AstraZeneca's new Evusheld direct to consumer campaign aims to reach more immunocompromised patients.

As­traZeneca de­buts first con­sumer cam­paign for its Covid-19 pro­phy­lac­tic Evusheld — and a first for EUA drugs

AstraZeneca’s first consumer ad for Evusheld is also a first for drugs that have been granted emergency use authorizations during the pandemic.

The first DTC ad for a medicine under emergency approval, the Evusheld campaign launching this week aims to raise awareness among immunocompromised patients — and spur more use.

Evusheld nabbed emergency authorization in December, however, despite millions of immunocompromised people looking for a solution and now more widespread availability of the drug.

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Yong Dai, Frontera Therapeutics CEO

Scoop: Lit­tle-known Or­biMed-backed biotech clos­es $160M round to start gene ther­a­py tri­al

Frontera Therapeutics, a China and US biotech, has closed a $160 million Series B and received regulatory clearance to test its first gene therapy stateside, Endpoints News has learned.

Led by the largest shareholder, OrbiMed, the biotech has secured $195 million total since its September 2019 founding, according to an email reviewed by Endpoints. The lead AAV gene therapy program is for an undisclosed rare eye disease, according to the source.

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DEM BioPharma CEO David Donabedian (L) and executive chair Jan Skvarka

Long­wood sets an­oth­er 'don't eat me' biotech in­to gear with help of for­mer Tril­li­um CEO Jan Skvar­ka

Jonathan Weissman and team are out with a cancer-fighting biotech riding the appetite for those so-called “don’t eat me” and “eat me” signals.

The scientific co-founder — alongside fellow Whitehead Institute colleague Kipp Weiskopf and Stanford biologist Michael Bassik — has launched DEM BioPharma with incubator Longwood Fund and a crop of other investors.

In all, the nascent, 10-employee biotech has $70 million to bankroll hematology- and solid tumor-based programs, including a lead asset that could enter human trials in two to three years, CEO David Donabedian told Endpoints News.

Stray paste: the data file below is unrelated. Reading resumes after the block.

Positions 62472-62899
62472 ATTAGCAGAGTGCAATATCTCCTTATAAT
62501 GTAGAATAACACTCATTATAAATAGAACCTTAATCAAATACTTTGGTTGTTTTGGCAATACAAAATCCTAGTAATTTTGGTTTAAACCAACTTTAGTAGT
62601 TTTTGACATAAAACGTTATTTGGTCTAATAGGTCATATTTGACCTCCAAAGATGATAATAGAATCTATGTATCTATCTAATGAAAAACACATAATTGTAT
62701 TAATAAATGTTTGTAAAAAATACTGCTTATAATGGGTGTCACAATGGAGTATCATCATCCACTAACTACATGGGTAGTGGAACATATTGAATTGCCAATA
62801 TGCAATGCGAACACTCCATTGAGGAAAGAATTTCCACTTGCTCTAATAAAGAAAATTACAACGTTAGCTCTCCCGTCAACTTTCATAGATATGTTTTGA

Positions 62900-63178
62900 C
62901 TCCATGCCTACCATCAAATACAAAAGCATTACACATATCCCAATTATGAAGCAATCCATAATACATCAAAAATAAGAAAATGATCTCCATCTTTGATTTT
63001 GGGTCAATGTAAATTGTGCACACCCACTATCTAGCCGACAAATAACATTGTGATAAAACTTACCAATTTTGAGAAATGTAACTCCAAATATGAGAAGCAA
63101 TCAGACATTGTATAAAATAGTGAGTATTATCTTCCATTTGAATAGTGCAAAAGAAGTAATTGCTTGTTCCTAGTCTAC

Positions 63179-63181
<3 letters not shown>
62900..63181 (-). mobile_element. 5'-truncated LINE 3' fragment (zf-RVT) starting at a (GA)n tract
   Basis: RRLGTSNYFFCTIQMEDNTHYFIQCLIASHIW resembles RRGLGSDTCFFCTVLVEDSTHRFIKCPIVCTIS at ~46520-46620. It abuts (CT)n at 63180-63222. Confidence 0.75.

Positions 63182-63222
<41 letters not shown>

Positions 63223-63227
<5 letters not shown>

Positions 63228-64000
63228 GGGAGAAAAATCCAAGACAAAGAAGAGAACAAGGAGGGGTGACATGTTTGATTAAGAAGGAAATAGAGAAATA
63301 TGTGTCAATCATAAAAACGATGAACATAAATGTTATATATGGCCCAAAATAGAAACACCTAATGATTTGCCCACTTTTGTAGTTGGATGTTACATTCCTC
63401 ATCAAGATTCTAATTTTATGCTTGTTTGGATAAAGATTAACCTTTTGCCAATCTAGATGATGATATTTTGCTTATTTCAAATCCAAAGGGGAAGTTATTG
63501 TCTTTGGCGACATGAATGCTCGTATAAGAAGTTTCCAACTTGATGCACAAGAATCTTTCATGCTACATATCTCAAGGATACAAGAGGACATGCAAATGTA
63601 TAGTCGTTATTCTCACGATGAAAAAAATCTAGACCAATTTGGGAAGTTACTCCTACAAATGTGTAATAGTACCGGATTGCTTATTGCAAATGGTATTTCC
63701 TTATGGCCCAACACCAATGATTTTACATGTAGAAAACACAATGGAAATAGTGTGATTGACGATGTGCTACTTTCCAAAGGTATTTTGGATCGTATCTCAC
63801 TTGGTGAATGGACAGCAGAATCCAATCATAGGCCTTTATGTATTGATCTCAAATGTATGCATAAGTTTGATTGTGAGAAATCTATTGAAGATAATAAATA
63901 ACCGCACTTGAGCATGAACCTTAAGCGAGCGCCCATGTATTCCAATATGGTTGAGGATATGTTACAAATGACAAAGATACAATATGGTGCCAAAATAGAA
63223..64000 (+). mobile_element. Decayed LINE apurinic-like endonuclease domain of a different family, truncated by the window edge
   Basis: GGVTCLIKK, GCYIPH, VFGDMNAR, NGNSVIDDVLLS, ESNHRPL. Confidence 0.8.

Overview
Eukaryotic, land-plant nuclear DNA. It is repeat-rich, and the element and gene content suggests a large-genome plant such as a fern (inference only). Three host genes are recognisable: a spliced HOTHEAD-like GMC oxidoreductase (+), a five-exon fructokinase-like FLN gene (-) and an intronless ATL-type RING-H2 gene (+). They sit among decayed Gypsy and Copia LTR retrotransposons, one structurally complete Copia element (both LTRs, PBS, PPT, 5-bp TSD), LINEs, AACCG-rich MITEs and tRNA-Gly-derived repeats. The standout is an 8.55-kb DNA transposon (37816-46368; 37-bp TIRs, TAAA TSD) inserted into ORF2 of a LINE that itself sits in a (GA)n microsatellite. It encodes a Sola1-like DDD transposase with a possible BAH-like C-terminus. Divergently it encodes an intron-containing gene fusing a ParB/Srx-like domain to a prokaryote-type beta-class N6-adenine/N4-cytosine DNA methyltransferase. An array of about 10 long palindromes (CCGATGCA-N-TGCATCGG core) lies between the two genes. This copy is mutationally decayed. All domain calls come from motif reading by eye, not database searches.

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Spanish Prime Minister Pédro Sanchez and European Commission President Ursula von der Leyen (AP Photo/Geert Vanden Wijngaert)

EU to launch vac­cine de­vel­op­ment and man­u­fac­tur­ing part­ner­ship with Latin Amer­i­can and Caribbean coun­tries

While European companies, including BioNTech, are focused on increasing vaccine access to African countries by setting up vaccine manufacturing facilities, the European Union is looking westward to Latin America and the Caribbean.

Speaking at a press conference with Spanish Prime Minister Pédro Sanchez, EU Commission president Ursula von der Leyen said that the EU is launching a new initiative for vaccines and medicines manufacturing in Latin America, to get drugs to Latin America and the Caribbean faster.

GSK says its drug for chron­ic hep B could ‘lead to a func­tion­al cure’ — but will it be alone or in com­bi­na­tion?

GSK, newly branded and soon-to-be demerged, shared interim results from its Phase II trial on its chronic hepatitis B treatment, one that it says has the “potential to lead to a functional cure.”

At a presentation at the EASL International Liver Congress, GSK shared that in around 450 patients who received its hep B drug bepirovirsen for 24 weeks, just under 30% had hepatitis B surface antigen and viral DNA levels that were too low to detect.

De­spite a slow start to the year for deals, PwC pre­dicts a flur­ry of ac­tiv­i­ty com­ing up

Despite whispers of a busy year for M&A, deal activity in the pharma space is actually down 30% on a semi-annualized basis, according to PwC’s latest report on deal activity. But don’t rule out larger deals in the second half of the year, the consultants said.

PwC pharmaceutical and life sciences consulting solutions leader Glenn Hunzinger expects to see Big Pharma companies picking up earlier stage companies to try and fill pipeline gaps ahead of a slew of big patent cliffs. Though a bear market continues to maul the biotech sector, Hunzinger said recent deals indicate that pharma companies are still paying above current trading prices.